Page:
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Pediatric Dentist


Fluoride Toothpaste

Fluoride toothpaste contains lots of fluoride, about 1000 times that contained in fluoridated water. It is not intended to be swallowed. The problem is that children under 6 years old will swallow a significant amount of toothpaste. Excessive swallowed toothpaste prior to age 10 (when the permanent teeth are still developing) can lead to stained permanent teeth.

The benefits of fluoride toothpaste are substantial, but the amount of fluoride toothpaste used each day should be not larger than a small pea. Use a children’s toothpaste that has been approved by the American Dental Association. Apply a very small amount to the brush – the amount that would stick to your finger if you just touched the toothpaste.

Fluoride helps teeth become stronger and resistant to decay. Regularly drinking water treated with fluoride and brushing with a fluoride toothpaste approved by the American Dental Association (ADA) regularly can result in significantly fewer cavities.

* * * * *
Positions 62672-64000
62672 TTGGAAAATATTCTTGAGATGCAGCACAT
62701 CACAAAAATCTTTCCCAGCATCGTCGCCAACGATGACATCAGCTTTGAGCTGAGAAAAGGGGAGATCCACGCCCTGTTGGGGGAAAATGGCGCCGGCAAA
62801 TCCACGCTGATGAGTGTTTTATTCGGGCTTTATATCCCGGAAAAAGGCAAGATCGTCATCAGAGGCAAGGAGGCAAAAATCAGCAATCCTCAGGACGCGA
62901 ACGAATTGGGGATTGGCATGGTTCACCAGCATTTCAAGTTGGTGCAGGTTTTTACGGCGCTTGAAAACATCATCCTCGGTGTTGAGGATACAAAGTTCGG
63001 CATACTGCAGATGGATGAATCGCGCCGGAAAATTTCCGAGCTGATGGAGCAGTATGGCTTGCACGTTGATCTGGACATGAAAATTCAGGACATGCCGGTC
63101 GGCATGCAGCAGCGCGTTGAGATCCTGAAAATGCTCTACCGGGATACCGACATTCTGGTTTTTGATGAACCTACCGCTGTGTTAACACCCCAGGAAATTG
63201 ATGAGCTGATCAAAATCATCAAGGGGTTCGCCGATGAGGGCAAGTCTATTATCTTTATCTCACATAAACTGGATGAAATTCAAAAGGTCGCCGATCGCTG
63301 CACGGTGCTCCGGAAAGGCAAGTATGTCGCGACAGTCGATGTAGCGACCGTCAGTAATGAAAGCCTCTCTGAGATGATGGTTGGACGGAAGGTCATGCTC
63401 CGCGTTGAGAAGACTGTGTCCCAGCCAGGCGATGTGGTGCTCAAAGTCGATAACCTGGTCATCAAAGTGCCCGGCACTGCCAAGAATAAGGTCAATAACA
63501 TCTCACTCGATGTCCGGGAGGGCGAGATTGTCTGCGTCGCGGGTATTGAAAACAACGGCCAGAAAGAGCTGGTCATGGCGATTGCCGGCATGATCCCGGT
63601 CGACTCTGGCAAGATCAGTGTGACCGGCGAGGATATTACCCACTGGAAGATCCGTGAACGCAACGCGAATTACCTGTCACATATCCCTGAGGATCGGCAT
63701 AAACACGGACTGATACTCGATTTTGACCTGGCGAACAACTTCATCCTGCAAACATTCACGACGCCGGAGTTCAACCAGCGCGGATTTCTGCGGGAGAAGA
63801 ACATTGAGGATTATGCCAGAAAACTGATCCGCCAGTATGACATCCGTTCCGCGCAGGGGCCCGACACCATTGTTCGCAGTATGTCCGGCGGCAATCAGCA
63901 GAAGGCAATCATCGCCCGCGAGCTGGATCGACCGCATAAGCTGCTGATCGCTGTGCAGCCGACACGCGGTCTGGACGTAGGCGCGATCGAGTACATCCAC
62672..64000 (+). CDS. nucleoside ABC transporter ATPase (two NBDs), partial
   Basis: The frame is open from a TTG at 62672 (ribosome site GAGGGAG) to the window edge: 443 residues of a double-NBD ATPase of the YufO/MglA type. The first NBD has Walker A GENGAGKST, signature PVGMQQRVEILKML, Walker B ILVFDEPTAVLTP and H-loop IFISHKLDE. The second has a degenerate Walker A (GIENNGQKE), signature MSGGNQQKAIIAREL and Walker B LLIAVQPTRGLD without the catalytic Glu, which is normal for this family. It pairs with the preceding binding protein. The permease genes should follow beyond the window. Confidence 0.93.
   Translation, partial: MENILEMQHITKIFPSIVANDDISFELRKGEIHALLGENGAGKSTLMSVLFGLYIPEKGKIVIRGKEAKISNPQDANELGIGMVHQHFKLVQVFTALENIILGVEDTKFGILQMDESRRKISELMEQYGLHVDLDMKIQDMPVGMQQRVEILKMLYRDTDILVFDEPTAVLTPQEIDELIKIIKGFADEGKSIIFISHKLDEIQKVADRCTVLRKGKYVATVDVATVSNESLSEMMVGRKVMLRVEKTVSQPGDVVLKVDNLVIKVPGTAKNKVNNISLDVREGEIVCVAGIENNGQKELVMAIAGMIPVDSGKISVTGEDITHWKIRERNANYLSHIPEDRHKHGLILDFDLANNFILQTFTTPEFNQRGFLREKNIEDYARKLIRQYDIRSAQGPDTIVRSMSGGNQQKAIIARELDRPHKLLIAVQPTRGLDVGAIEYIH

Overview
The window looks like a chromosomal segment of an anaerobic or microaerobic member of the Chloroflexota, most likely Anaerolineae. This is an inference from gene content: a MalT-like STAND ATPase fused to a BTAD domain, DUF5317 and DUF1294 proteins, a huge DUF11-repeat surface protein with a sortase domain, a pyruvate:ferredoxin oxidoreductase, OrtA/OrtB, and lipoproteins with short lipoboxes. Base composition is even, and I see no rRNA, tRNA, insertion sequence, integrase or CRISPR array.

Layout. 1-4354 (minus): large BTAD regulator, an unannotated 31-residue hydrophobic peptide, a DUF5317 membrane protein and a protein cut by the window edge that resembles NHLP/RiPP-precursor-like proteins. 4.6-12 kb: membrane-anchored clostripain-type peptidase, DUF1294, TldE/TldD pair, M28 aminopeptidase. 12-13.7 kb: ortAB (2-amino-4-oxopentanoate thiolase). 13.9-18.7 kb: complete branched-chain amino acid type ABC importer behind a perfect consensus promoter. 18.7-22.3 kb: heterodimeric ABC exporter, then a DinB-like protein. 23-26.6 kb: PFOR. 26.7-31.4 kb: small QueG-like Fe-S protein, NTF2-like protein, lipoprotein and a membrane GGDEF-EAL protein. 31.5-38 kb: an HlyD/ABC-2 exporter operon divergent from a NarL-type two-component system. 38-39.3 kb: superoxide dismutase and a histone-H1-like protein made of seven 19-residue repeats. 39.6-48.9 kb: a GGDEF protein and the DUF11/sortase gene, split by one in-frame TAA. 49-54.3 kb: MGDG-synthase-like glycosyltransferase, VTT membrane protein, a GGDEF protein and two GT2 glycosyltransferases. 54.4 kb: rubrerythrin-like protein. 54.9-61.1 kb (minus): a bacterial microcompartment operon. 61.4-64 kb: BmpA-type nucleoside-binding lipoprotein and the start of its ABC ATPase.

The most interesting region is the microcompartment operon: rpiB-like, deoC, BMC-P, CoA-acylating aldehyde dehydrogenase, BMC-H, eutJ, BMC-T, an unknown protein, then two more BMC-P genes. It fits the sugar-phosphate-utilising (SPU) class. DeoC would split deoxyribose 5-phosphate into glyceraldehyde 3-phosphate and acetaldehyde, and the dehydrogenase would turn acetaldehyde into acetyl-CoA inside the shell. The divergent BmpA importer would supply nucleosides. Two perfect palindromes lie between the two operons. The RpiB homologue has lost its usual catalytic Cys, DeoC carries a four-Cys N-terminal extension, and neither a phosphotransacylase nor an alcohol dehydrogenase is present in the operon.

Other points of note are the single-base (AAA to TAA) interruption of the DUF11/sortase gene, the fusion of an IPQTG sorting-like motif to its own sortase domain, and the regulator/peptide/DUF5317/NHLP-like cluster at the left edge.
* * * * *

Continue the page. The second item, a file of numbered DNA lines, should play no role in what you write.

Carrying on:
Facts about fluoride:

  • The correct amount of swallowed fluoride ingested from birth to age 7 can prevent 50% of decay for life.
  • All community water systems in this part of Georgia are fluoridated.
  • If your child drinks fluoridated water, he/she is receiving all the swallowed fluoride that is necessary.

Oral Hygiene Measures for Young Children

Begin caring for your child’s teeth early — as soon as the first one comes in. This will establish oral hygiene as a routine, and will be much more accepted by your child than waiting until a future date when they may resist it. If your child has had teeth for some time and you have not been caring for them, start now.

We recommend you use a very soft tooth brush when your child is very young. A piece of moist gauze will work as well for the first 6 or 8 teeth. This action is more of a gentle massage than an aggressive brushing. The most important time to brush your child’s teeth is just before bed time. The next most important time is after breakfast. Of course, it would be best to brush after every meal or snack.

The chewing surfaces of back teeth, the areas between teeth where adjacent teeth touch one another, and along the gum line, are more difficult to clean.

Studies reveal that the average child need parental help with brushing until about age 6 and flossing until about age 8.

Children who are not yet 7 years old should not use any fluoride rinsing products, such as ACT. They may swallow some of the rinse even if they don’t intend to.